I wired mine up. Lowered teh underbelly material, found the wires going to the rear tails, and tapped into those 3. I used a new screw into the frame for the ground to make sure it was clean.
At the rear of the fiver, I have a bike rack that can fold down, which also has a hitch ball hole. To keep the harness plug protected when not triple towing, I installed tail lights on the bike rack, with another plug. I plug that into the boat's wiring plug and the lights on the bike rack, when extended, act as another set of tailights/stop lights.
Silicone seal anything exposed, wire loom over any wires. All is good.
Go for it.
When you do swap your truck in a year, go straight to the 1 ton for max payload.
Interestingly, some of the new F150s have payload ratings of 1950 lbs. GAWR (rear) is still 4050 lbs though.
So are these considered 1 tons? now ??
Using the manual method, I found that I had 1 real hot wheel recently, and, a lot of brake dust on that wheel. Pretty sure it was not a bearing because of the brake dust.
I tweaked the adjuster on that 1 wheel to move the shoes away from the drums, I felt that perhaps this 1 wheel was doing the lion's share of braking. That seemed to help a bit on a few test runs, so I upped the tension on the other 3 as well. This solved my dilemma.
One a recent trip, when I used the trailer brake controller alone in a parking lot, that 1 wheel locked up while the others didn't, and, was sqeeking a bit. Got a brake kit, popped the tire and hub/drum, replaced the 2 shoe springs, the adjuster and adjuster spring, cleaned everything with spray, and lubed the top post with brake lube. It's like the shoes would not reset to home, and that was 1 place where they could have galled.
Removed all the black grease (heated so much it changed colours I assume), repacked the bearings (which loocked fine), repacked the hub through the zerk, and cleaned the tire back with brake dust remover so I can use that as a barometer to check in the future.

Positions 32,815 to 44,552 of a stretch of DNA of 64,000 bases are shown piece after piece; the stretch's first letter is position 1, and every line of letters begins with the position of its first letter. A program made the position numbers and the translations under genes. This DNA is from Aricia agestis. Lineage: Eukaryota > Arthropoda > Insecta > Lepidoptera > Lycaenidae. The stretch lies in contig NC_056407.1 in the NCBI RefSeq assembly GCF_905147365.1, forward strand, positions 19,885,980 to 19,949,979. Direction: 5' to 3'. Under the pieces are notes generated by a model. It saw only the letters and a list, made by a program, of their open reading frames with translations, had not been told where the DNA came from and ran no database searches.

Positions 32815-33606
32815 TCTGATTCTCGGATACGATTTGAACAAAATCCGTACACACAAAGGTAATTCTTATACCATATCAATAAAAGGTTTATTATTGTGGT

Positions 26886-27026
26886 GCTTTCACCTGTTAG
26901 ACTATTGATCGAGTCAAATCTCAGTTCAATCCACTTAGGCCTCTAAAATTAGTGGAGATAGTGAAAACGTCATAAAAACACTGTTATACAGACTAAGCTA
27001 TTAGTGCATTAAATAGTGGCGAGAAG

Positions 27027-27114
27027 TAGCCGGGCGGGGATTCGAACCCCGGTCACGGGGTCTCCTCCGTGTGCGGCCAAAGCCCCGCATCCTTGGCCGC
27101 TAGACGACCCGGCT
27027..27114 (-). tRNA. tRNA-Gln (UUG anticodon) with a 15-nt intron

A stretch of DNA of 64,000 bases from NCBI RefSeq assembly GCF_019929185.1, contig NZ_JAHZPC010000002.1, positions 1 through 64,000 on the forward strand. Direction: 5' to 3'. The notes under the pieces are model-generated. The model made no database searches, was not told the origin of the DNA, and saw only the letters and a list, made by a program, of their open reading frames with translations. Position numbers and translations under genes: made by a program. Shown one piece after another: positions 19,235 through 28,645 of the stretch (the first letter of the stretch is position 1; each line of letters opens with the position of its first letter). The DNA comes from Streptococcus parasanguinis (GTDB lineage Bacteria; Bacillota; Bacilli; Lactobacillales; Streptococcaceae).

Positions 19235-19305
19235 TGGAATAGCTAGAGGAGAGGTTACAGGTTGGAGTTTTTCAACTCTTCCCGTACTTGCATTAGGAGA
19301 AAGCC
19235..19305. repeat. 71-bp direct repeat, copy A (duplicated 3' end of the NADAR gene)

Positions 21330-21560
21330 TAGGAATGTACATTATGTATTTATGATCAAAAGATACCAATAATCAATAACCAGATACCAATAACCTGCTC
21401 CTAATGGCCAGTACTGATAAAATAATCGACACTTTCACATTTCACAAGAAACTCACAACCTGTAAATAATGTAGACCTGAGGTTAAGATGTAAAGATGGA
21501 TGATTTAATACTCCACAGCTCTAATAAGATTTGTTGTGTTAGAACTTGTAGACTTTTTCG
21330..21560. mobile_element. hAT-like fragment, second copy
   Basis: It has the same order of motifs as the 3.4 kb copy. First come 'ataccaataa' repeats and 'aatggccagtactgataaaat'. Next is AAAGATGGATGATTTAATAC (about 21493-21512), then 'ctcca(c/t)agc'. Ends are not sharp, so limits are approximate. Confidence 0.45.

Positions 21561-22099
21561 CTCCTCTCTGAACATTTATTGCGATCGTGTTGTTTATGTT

So far, so good. My point, it may not be the bearing all the time, in my case it appeared to be a brake.
My bbq is low pressure, so my solution will work.
I see a regulator at your bbq, are you sure your bbq isn't low pressure as well?
If so, the regulator, in our local code anyways, MUST be at the source, or, tank. This way, if there is a hose leak, it would be low pressure gas escaping, not high pressure.
The tee in this kit attaches between the regulator and the tank. The extra connection is for campstove/lantern-type connections. I'm not sure what you mean by a "QQC" connection, but you might need an adapter with this setup...
Sorry- fat fingers- I meant QCC.
This solution would require a 20+ ft propane hose to go from the tank/this T, which is front left, to the back right corner where the rig's cooker is. Something that I wanted to avoid.
Thanks for the reply.
Searched, no luck.
The rig has a female quick-connect propane port with shut off and dust cap. The rig's cooker has the male nipple to insert into. The regulator is at the tank, front left corner of the treller.
Bought a BBQ. It has a 3ft hose, regulator in the hose, and a standard QQC connection for a tank connection.
I would like to be able to connect this BBQ to the low pressure/quick connection on the trailer,but not have to disconnect the cooker.
I want to: replace the hose on the BBQ with a 10ft'er, nipple on one end, female on the BBQ end with a new BBQ controller valve with nipple on the BBQ end. I found this at Camco, part number 57609.
I still need some way to T off the rig's female port- either a brass T, or Y, with 1 nipple (male), 2 female quick connects (I cannot find that anywhere). OR, get a licenced tech to create a T using short hoses, with a nipple on the end of a 6" piece, a splitter in the middle, then 2 other 6" hoses each with a female connection on its ends.